Ever since Bitcoin was launched in 2009, the cryptocurrency has had its ups and downs. In late 2017, bitcoin reached an all time high of nearly $20,000. That price has since dropped and has continued to hover around the $3,000 to $5,000 range for the last few months. While bitcoin has garnered a lot of attention over the last few years, its underlying technology, blockchain, is what’s really exciting.
Blockchain is the public ledger that records all bitcoin transactions and makes them unable to be tampered with. Blockchain is not only changing the way we handle financial transactions but is also changing the way we do business. As time goes on and the technology continues to mature, more and more applications for blockchain develop. In this blog post, Coin Cloud discusses five different applications for blockchain in business.
- Smart Contracts. Smart contracts first came to light in 1995 but weren’t popularized until Vitalik Buterin, founder of Ethereum, released the Ethereum project. The project is a decentralized platform that allows smart contracts to operate. Smart contracts are applications that allow programs to run without any possibility of downtime, censorship, fraud or third-party interference. Smart contracts can help exchange money, property, shares, or anything of value in a transparent, conflict-free way while avoiding the services of a middleman. In business, most transactions need to go through a middleman such as a lawyer, real estate agent, banker, etc. to verify a transaction. With smart contracts, that middleman is no longer necessary. Smart contracts utilize a predetermined set of criteria that need to be satisfied in order for the transaction to go through, removing the need of a third party to ensure that criteria is met.
- Cloud Storage. Cloud storage is another business application for blockchain that will become popular in the near future. Companies like Storj built a cloud storage software that runs on the blockchain and allows people to use excess storage space to house other’s files. Think of it kind of like an Airbnb for cloud storage.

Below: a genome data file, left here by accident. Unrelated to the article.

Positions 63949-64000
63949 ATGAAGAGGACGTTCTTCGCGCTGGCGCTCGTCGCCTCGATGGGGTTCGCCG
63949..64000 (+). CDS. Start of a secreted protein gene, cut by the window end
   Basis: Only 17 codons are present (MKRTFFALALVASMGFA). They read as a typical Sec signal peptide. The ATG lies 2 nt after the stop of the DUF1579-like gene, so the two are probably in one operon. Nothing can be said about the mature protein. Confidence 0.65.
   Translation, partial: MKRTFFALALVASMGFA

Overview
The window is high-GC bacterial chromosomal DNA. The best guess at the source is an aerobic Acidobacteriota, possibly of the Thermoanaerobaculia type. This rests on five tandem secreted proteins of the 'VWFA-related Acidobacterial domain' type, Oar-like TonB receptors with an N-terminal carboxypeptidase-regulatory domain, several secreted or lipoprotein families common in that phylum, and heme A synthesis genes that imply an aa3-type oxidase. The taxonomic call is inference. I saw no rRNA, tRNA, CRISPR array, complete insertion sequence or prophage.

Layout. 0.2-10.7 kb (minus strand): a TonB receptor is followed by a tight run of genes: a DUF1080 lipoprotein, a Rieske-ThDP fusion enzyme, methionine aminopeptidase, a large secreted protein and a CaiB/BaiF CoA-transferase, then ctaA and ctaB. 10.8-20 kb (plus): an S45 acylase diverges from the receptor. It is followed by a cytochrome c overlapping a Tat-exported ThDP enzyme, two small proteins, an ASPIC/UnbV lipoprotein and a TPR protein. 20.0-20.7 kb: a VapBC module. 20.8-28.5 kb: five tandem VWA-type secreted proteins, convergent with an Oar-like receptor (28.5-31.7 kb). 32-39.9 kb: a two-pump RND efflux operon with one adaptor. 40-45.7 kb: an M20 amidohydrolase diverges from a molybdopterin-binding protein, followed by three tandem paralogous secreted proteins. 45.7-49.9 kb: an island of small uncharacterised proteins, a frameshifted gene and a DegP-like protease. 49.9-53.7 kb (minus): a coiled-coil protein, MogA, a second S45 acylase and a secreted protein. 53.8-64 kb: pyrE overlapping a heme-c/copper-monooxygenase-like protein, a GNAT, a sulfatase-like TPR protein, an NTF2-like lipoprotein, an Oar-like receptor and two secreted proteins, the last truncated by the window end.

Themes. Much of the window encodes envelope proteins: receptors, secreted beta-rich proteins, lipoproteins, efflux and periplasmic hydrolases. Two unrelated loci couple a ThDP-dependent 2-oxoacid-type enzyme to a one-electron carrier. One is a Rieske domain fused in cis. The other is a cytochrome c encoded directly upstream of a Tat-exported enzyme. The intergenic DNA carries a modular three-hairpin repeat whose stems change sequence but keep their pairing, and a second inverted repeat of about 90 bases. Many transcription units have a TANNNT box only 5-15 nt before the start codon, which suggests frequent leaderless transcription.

- Supply-Chain Communication. Most products that are manufactured have a supply chain where each individual component of the product is provided by a different entity, before arriving at a manufacturing facility to be assembled. If one of these entities fails in delivering the product on time or in good shape, it can disrupt the final product. To combat this, blockchain-enabled softwares proactively provide digitally permanent, auditable records that show stakeholders the state of the product at each value-added step. Two companies that have created blockchain supply chain products are Provenance and SkuChain.
- Paying Employees. Because blockchain has its roots in cryptocurrency, it only makes sense that blockchain can be used to pay employees. In today’s world, where workforces are becoming increasingly more international, blockchain allows employers to pay overseas workers in a timely and efficient manner. Companies like Bitwage have built a blockchain-based payroll system that will “circumvent the costly fees associated with transferring money internationally, as well he t time it takes for such funds to move from bank to bank.” By using a public ledger, employers are able to see where the money is at all times.
- Electronic Voting. Voter fraud is a big concern in today’s society. Luckily, businesses like BitShares have built applications that make voter consensus fast, efficient and final. No longer will citizens have to vote with ballot boxes. Instead, smart contracts can be used to create a tamper-proof system that verifies the accuracy of data, prevents double votes from occurring, and assures accurate results that are publicly visible.
The Future of Blockchain
The future is bright and the future is blockchain. Blockchain has already turned the financial world upside down and it’s only a matter of time before all industries are disrupted by this groundbreaking technology. When it comes to business, blockchain has the ability to make generationally old methods and practices more efficient and more secure. Like the internet, blockchain is poised to break the bedrock of modern technology. Many of the solutions created by blockchain companies will be useful, and as the technology matures, they will be used in a wide variety of practical and important applications.
What Is Coin Cloud?
Coin Cloud is a Bitcoin ATM company headquartered in Las Vegas, Nevada. With over 627 locations nationwide, Coin Cloud boasts one of the largest and fastest-growing networks of two-way Bitcoin ATMs in the world. Our network has helped more than 144,000 customers buy and sell cryptocurrency since opening our doors in 2014. To find your nearest Bitcoin ATM, please visit CoinCloudATM.com.